Squarings xlii


Heaney offers his reader a clue as to how to ‘enter’ the poems: You could think of every poem in ‘Squarings’ as the peg at the end of a tent-rope reaching up into the airy structure, but still with purchase on something earth­ier and more obscure (DOD 320);

Heaney blends events, emotions and thoughts that have graced his existential presence: Ulster landscapes and dialect; traditional turf cutting; Ulster mind-sets; old Ireland overtaken by modernism; environmental concerns. This poem highlights  the ghosts of Irish stock in an image of rare beauty.

The lyrical scenes (Heather and kesh and turf stacks reappear) of Heaney’s Ulster spring still to his mind Summer by summer still, sight and sound alike (grasshoppers and all).

The places he goes back to have not failed (see xli) but things have changed: the appropriation of land for development (same yet rarer fields) will come as a disppointment to the privileged ones who lived their lives out here (the nearly blessed).

Heaney pictures the overworked, underfed peat-cutters (gaunt ones in their shirtsleeves stooped and dug) who took pride in their day’s labour (stood alone at dusk surveying bog-banks) – departed souls  (Apparitions now) yet still representative-Irish (active still) … keen defenders of the tribal area (territorial), shrewd in their husbandry (sure of their ground) and still casting an eye over what happens(Still interested).

Long dead shades, unaware of the decline Heaney has noted: how far The country … has been pushed back puzzled by man’s deleterious impact on natural habitats (how long the lark has stopped outside these fields) that now seem irreversible (unstoppable to them).

Heaney, a transient presence with a rare gift of expression at his finger-tips, floods this former generation with light, warmth and reverence: Caught like a far hill in a freak of sunshine.

  • kesh: (Ulster usage) track, lane;
  • turf-stack: peat in an ordered pile;
  • grasshopper: plant-eating grassland insect with long hind legs used for jumping and producing a chirping sound;
  • nearly blessed: deserving of favour and happiness but never quite achieving it;
  • gaunt: lean, haggard from hunger or suffering;
  • stooped: both bending and hunched;
  • bog-banks: slopes from which peat has been removed;
  • sure of their ground: a once confident in their work and at home in difficult terrain;
  • country of the shades: some underworld location where the ghosts of these dead wander side by side;
  • (sky)lark: small energetic songbird that sings as it flies; common in the Ulster summer
  • freak: chance, rarely spotted;


NC (179) perceives a ‘Squarings’ pattern: ‘For certain ones what was written may come true’ {xlv) recurs in a number of poems in the sequence … a speculative proposition gives rise to ruminative meditation which then modulates into the self-corrective production of an enduring image, emblem or figure … the afterlife is ren­dered with absolute local specificity: the dead once more ( ) are anchored in the ground of their previous dwelling. The phrase ‘heaven on earth’, that cliché of extravagant temporal fulfillment perhaps an ironic reflection  on Irish circumstances, serves now to define the only conceivable posthu­mous fulfilment too; that is, an intensification of the quotidian realities of their existences.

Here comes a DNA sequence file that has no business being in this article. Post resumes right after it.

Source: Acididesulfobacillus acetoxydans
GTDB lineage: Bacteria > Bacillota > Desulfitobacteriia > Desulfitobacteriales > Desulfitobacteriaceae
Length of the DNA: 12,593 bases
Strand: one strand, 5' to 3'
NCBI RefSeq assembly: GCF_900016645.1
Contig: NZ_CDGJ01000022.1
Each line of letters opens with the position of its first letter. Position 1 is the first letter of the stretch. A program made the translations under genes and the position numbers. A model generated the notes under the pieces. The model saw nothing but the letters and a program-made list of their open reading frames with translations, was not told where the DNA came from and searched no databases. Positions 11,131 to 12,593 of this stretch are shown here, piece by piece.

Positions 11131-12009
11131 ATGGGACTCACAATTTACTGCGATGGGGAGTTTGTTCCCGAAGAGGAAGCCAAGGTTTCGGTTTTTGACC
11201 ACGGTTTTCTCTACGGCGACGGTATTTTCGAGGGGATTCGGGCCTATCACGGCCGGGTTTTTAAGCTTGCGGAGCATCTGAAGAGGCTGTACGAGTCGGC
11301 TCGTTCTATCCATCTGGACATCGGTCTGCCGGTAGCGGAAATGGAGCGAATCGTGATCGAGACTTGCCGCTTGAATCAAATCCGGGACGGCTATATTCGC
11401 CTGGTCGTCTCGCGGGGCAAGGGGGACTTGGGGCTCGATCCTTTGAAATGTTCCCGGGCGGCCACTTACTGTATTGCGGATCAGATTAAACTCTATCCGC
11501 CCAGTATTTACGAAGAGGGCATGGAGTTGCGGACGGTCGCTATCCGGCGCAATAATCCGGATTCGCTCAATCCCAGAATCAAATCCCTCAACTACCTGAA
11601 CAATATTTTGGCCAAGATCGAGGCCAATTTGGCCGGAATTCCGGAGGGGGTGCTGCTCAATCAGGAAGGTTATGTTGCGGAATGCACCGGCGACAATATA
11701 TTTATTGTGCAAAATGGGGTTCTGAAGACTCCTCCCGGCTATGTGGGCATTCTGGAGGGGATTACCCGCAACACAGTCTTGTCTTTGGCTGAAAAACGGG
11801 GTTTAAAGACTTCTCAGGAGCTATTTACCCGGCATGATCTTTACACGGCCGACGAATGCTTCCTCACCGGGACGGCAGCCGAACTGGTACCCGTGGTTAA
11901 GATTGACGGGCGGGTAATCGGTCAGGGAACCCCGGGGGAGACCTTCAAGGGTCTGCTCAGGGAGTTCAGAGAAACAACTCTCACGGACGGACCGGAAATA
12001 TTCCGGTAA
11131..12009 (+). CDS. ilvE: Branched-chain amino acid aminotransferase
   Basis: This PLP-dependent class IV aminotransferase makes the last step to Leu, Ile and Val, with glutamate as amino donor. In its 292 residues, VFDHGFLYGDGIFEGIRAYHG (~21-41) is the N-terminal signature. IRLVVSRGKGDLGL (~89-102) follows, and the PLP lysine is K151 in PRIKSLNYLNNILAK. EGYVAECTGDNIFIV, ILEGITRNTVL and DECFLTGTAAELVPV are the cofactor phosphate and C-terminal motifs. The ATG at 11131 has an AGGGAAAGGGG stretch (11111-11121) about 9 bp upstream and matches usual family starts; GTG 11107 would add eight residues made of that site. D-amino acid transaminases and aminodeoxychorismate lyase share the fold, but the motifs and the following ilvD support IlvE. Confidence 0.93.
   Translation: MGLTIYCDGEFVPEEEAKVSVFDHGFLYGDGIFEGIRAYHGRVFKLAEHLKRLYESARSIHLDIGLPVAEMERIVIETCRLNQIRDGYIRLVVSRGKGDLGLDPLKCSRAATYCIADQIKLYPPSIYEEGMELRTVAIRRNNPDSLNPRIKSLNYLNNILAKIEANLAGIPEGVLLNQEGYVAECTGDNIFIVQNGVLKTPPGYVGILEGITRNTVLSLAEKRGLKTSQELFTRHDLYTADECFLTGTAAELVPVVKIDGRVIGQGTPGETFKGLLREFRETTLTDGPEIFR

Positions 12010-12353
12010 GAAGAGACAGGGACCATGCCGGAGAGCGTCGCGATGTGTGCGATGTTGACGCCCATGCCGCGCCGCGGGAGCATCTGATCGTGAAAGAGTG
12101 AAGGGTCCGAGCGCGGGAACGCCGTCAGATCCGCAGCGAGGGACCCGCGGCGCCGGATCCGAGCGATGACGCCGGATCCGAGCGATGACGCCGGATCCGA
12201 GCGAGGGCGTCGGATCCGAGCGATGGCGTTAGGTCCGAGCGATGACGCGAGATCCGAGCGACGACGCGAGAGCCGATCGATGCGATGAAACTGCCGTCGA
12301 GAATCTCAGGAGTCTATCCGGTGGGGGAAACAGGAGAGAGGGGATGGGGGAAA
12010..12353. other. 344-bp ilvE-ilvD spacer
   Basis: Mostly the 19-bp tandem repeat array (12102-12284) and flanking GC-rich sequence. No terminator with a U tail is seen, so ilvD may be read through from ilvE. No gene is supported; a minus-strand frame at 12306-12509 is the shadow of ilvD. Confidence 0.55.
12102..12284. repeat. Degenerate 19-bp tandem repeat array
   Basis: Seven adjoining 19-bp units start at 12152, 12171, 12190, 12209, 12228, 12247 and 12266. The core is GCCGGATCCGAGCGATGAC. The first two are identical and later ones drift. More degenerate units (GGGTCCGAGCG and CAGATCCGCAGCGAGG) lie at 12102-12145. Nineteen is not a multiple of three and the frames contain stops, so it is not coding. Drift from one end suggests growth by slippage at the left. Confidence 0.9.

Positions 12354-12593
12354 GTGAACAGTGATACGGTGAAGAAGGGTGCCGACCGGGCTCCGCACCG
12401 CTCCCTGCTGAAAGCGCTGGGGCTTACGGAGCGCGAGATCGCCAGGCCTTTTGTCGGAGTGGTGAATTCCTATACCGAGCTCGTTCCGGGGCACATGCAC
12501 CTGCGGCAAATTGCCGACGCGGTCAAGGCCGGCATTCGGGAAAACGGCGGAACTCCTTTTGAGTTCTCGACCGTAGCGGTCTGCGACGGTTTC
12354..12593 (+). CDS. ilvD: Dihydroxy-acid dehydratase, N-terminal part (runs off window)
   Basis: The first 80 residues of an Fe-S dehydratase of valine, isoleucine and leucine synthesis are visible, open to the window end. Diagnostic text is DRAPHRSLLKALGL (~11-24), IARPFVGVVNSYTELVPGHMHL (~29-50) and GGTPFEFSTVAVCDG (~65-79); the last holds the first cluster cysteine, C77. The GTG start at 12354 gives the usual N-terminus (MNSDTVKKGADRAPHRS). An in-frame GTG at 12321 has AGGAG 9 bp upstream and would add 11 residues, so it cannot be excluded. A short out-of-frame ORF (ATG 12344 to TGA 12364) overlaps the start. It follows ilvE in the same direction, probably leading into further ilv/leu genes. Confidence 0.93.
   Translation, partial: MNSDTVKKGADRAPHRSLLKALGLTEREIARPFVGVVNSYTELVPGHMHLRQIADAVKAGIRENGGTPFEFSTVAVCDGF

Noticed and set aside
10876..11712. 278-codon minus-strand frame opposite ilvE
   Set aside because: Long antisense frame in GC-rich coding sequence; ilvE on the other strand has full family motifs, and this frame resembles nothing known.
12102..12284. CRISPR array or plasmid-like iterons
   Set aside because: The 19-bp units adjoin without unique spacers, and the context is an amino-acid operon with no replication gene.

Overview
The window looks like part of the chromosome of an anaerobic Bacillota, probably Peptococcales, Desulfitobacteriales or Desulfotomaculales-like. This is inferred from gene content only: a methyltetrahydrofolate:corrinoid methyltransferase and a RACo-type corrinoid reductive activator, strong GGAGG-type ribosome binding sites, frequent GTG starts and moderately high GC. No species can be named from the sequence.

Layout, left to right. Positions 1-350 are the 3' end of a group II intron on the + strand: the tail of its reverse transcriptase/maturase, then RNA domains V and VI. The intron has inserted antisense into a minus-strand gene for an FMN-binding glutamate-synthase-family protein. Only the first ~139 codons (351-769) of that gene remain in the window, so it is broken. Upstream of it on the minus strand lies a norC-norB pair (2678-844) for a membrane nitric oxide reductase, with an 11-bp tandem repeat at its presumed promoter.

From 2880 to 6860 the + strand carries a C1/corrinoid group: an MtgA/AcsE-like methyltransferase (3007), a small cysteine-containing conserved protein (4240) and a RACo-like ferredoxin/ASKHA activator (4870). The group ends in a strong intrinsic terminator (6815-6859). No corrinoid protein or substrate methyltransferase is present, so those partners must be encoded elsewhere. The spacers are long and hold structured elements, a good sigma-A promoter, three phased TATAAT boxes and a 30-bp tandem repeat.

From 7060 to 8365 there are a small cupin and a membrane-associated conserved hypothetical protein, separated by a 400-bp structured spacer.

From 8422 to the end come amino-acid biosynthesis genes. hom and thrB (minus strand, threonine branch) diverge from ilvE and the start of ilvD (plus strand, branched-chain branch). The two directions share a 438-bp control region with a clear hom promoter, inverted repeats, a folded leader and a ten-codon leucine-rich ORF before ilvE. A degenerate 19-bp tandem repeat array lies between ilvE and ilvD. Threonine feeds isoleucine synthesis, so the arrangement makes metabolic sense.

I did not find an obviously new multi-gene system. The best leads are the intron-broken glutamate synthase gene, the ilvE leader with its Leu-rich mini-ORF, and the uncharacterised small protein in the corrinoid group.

• The 48 poems of the ‘Squarings’ sequences follow an identical format (12 lines in 4 triplets}; Heaney suggests the format just happened that way: ‘given, strange and unexpected’ … ‘I didn’t quite know where it came from but I knew immediately it was there to stay’) DOD 321;
  • 4 triplets; line length based on 10 syllables; unrhymed;
  • single sentence divided by colon and dash;
  • the narrative flow is a smooth balance between punctuation (some of it mid-line) and enjambed lines;
  • local usages: ‘kesh … turf stacks … bog-banks’;
  • environmental concerns generated by progress: ‘same yet rarer … pushed back … lark has stopped;
  • vocabulary of the dead yet alive – still in the poet’s memory from the period when he witnessed them or photographs of even earlier: ‘gaunt ones … shirtsleeves … apparitions … active still’; Dantean ‘shades’;
  • repetition of ‘still’;


  • Heaney is a meticulous craftsman using combinations of vowel and consonant to form a poem that is something to be listened to.
  • the music of the poem: thirteen assonant strands are woven into the text; Heaney places them grouped within specific areas to create internal rhymes , or reprises them at intervals or threads them through the text:

  • alliterative effects allow pulses or beats, soothings or hissings or frictions of consonant sound to modify the assonant melodies; this is sonic engineering of the first order;
  • for example, the first four lines are rich in alveolar plosives [t] [d], sibilant variations [s] [sh][z] front-of-mouth sounds [f][v] [l] [w] and nasals [m] [n];
  • a full breakdown of consonant sounds and where in the mouth they are formed is to be found in the Afterthoughts section;